Ancient Near Eastern Studies, Volume 53

Ancient Near Eastern Studies is a refereed journal and accepts original articles devoted to the languages and cultures of the ancient Near East. The geographical area on which we primarily focus includes the modern lands of Egypt, Israel, West Bank and the Gaza Strip, Jordan, Lebanon, Syria, Turkey, Iraq, Iran, Saudi Arabia and the Gulf Sheikhdoms. Manuscripts on related languages and cultures in neighbouring regions will also be considered.

Several papers and reviews of Volume 53 of Ancient Near Eastern Studies are related to Iran:

Mithra and the Arrangement of Geographical Lists in the Achaemenid and Sasanid Inscriptions

Tamari, Nazanin. 2017. “Mithra and the Arrangement of Geographical Lists in the Achaemenid and Sasanid Inscriptions“, Journal of Historical Researches 8(4), 111-130.

The division of the world is one of the issues that began with the social life of human in all over the world and still continues. The oldest division has mythical and legendary aspects that shows the geographical knowledge or religious and ethnic beliefs of their predecessors.
Various geographical divisions can be seen in the ancient Iranian traditions. Each of these divisions follow the specific arrangement of listing the geographical areas, which discussed in this paper. The arrangement of geographical areas in Achaemenid and Sasanian inscription and in the Mihr Yašt, the oldest of Avestan hymns (Yašts), are the same. Because of this similarity cannot be accidental, in this paper the cause of the similarities has been investigated.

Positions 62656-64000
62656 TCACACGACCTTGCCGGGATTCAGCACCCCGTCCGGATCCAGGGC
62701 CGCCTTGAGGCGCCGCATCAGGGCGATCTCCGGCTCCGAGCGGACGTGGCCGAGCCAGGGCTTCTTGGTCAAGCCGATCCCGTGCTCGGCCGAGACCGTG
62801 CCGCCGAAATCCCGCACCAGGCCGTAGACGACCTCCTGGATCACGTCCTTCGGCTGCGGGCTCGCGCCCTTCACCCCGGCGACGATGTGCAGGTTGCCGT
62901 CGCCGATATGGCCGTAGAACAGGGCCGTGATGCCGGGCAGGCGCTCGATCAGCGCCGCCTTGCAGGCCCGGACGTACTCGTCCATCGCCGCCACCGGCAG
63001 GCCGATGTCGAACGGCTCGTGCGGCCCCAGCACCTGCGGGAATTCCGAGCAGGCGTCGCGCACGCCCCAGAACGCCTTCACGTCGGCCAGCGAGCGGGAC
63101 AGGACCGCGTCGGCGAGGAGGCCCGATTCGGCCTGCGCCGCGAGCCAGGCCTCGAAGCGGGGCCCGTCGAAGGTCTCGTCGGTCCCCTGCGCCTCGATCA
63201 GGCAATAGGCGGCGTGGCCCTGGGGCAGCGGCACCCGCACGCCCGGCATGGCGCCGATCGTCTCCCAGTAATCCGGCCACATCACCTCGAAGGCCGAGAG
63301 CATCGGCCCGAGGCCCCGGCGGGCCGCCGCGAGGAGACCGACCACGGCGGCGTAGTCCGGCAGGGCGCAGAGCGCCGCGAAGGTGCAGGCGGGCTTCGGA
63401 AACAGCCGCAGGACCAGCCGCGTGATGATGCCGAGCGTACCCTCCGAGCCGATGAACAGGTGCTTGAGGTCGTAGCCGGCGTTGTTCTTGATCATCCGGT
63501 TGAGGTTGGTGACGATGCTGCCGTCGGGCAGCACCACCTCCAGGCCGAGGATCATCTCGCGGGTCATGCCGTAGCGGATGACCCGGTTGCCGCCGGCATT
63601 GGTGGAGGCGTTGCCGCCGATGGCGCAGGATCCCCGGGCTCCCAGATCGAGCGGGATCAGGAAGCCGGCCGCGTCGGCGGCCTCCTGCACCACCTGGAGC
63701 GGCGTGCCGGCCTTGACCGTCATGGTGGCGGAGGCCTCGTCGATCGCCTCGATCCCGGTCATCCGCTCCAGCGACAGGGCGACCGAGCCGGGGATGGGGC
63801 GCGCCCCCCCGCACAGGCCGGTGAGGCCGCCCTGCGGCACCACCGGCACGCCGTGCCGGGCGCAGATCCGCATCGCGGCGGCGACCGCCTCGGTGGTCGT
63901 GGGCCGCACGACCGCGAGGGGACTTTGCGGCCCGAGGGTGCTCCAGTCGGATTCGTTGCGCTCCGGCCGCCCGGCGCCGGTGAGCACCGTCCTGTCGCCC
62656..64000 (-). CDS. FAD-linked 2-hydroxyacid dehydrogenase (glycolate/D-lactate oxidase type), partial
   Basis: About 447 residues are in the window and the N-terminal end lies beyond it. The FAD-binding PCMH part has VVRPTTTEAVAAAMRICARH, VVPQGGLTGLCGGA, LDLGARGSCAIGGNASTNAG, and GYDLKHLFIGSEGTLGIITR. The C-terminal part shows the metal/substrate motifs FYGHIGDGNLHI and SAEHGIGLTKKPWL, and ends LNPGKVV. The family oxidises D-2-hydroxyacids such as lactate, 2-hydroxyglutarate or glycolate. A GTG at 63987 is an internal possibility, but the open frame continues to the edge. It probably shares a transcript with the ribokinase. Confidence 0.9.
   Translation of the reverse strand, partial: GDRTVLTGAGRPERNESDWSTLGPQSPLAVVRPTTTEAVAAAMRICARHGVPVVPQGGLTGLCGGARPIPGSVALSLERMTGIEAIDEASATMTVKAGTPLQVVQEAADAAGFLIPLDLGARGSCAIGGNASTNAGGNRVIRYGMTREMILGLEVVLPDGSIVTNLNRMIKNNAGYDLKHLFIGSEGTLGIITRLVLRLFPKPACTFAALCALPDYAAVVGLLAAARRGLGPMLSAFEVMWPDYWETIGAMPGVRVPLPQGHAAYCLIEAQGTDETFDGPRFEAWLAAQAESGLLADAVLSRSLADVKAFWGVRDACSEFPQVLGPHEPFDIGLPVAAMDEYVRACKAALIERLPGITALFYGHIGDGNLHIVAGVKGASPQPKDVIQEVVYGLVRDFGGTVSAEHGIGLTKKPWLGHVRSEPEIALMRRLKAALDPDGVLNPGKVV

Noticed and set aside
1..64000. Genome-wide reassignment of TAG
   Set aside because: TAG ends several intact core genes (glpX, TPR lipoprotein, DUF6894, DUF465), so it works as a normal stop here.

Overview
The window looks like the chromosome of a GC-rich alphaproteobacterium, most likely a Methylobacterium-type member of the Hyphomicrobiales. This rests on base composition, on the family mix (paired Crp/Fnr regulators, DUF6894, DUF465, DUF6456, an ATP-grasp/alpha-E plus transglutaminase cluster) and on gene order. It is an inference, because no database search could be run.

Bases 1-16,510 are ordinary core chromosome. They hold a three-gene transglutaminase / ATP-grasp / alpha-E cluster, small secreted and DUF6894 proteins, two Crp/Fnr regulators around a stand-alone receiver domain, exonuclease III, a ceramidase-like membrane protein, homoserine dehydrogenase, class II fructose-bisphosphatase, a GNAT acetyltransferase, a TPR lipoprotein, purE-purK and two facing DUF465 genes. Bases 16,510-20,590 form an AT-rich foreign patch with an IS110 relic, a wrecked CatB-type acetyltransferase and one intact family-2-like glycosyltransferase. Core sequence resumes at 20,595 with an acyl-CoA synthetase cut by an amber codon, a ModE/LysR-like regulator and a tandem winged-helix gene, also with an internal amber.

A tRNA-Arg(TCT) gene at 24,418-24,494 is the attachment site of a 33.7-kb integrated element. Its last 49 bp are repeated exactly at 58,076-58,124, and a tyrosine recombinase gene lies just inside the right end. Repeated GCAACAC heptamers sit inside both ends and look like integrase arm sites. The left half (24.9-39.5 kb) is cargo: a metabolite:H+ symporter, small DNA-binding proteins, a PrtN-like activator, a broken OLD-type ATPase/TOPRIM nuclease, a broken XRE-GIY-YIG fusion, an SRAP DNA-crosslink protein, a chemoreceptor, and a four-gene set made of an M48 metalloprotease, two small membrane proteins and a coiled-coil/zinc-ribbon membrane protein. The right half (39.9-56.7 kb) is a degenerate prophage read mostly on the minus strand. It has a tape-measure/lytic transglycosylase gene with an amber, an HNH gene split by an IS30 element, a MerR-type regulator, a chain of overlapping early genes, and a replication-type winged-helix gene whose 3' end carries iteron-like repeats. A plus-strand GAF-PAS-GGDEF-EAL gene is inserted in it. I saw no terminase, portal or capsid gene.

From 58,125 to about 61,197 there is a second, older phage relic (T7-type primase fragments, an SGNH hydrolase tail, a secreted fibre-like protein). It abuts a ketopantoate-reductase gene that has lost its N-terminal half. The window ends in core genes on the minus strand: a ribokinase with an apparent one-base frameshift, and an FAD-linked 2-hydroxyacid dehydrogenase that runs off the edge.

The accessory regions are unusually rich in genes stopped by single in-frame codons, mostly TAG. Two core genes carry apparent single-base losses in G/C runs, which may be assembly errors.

The arrangement of geographical areas in two lists (inscriptions and Mihr Yašt) shows clockwise (sunwise) fashion, that investigated in religious view in this study. Due to the Mithra’s influence on cultural and religious context of the ancient Iranians, for the first time in present paper investigated the role of this god and his influence on the writing the geographical lists in the Achaemenid and Sasanin inscriptions.

In origianl:

تمری، نازنین. 1395.   ایزد مهر و آرایش فهرست های جغرافیایی در کتیبه های هخامنشی و ساسانی. فصل‌نامه پژوهش‌های تاریخی، 8(4) 111-130

The Parsis of Singapore

Kanga, Suna & Subina Aurora Khaneja. 2017. The Parsis of Singapore: History, culture, cuisine. Epigram Books.

When Suna first moved to Singapore, there were barely forty Parsis; today there are well-over 350 Parsis in the country. During her four decade-long stay in Singapore, she was often asked, “Who are the Parsis?” This sparked the idea for a book to highlight the distinctive culture and cuisine of a notable but diminishing Indian community that settled in Singapore in the 1800s. The Parsis of Singapore: Heritage, Culture, Cuisine documents the history and heritage of this unique community.

Source: The Parsis of Singapore – Epigram Books

The Routledge Companion to Strabo

Dueck, Daniela (ed.). 2017. The Routledge Companion to Strabo. The Routledge.